BBC News Online – 4 January 2005
The Tories are trying to use new openness laws to ask 120 questions they hope will embarrass the Government. Their queries cover relations between Gordon Brown and Tony Blair and whether there was a cover-up over the origins of the UK foot-and-mouth outbreak.
The move comes as the Freedom of Information Act comes into force throughout the UK. Some 50,000 Government files from the past 30 years are being made public under the new legislation. The records held at the National Archives in Kew, London, are among those which officials believe should be automatically published under the law.
Until now, many Government papers have been kept hidden from the public for decades under the 30-Year Rule. Under the Act, the public gains a right to ask for and see documents held by more than 100,000 public bodies. These include every organisation from Central Government down to local schools.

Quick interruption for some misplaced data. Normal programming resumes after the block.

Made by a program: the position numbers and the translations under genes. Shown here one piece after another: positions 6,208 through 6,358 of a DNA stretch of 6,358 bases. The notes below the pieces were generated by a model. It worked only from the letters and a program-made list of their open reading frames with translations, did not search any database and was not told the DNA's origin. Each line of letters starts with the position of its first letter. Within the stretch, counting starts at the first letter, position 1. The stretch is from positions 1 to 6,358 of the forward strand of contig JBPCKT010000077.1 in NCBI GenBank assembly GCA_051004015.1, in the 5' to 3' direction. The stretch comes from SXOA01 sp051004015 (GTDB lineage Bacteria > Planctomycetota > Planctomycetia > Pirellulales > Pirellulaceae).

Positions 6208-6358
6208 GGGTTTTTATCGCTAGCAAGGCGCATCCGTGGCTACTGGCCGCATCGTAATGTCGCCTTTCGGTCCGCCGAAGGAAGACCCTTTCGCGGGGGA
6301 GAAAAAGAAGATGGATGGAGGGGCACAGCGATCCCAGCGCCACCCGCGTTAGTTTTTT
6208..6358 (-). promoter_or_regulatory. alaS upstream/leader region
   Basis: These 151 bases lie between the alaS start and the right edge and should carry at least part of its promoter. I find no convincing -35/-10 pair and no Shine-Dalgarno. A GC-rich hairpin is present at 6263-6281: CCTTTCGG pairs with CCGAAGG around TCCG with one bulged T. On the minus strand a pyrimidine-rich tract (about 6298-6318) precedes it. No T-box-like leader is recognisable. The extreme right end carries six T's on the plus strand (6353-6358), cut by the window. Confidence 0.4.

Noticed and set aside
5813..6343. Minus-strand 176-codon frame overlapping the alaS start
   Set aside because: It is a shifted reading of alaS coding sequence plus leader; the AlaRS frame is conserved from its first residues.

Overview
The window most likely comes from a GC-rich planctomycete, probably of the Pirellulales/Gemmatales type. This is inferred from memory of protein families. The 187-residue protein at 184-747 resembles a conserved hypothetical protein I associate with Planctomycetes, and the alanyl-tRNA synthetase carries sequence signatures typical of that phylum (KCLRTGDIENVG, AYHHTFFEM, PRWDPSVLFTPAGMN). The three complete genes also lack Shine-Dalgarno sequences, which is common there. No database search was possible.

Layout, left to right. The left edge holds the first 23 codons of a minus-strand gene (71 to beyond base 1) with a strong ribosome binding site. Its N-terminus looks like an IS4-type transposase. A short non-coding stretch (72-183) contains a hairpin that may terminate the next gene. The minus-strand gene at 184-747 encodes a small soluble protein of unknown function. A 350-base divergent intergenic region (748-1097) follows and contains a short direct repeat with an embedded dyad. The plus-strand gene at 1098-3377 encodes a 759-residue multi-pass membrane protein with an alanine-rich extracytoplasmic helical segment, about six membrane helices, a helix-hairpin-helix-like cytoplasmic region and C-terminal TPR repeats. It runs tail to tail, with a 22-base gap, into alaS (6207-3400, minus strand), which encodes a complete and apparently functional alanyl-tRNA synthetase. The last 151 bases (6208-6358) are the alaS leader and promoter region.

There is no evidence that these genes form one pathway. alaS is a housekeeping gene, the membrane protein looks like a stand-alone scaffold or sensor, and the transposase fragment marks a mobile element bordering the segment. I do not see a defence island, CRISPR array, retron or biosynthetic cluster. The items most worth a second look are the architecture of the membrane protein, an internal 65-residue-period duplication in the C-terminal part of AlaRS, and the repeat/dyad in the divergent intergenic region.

The Conservatives want to see documents which are not being released automatically. They are asking how and when Chancellor Gordon Brown was told that Tony Blair was to announce he would serve another full term in office, if elected, before standing down as prime minister. Their questions list also covers the evidence used by the Government to justify its suggestion that the foot-and-mouth outbreak originated in the Far East, not South Africa. And they want more details of why eight Chinook helicopters were grounded at a cost of £205m.
Frontbencher Julian Lewis, who is coordinating the questions, said:
"Our questions shine a spotlight on many of the most unsavoury and embarrassing aspects of Labour's period in office. Let us see what their boast of openness really amounts to."
Critics of the Act predict it will not prove as open as the Government claims, saying its wide range of exemptions will be used to prevent the release of important papers.
A number of media organisations are applying for the secret advice from the Attorney General to the Prime Minister on the legality of a war in Iraq. Lord Falconer, Secretary of State for Constitutional Affairs, has defended the continued closure of that file. He says it is "only right" that governments can seek policy advice in a way that allows it to have frank discussions behind closed doors. And writing for the BBC News website, Lord Falconer urged critics to judge the Act over the long term, predicting it will create a new culture of open government.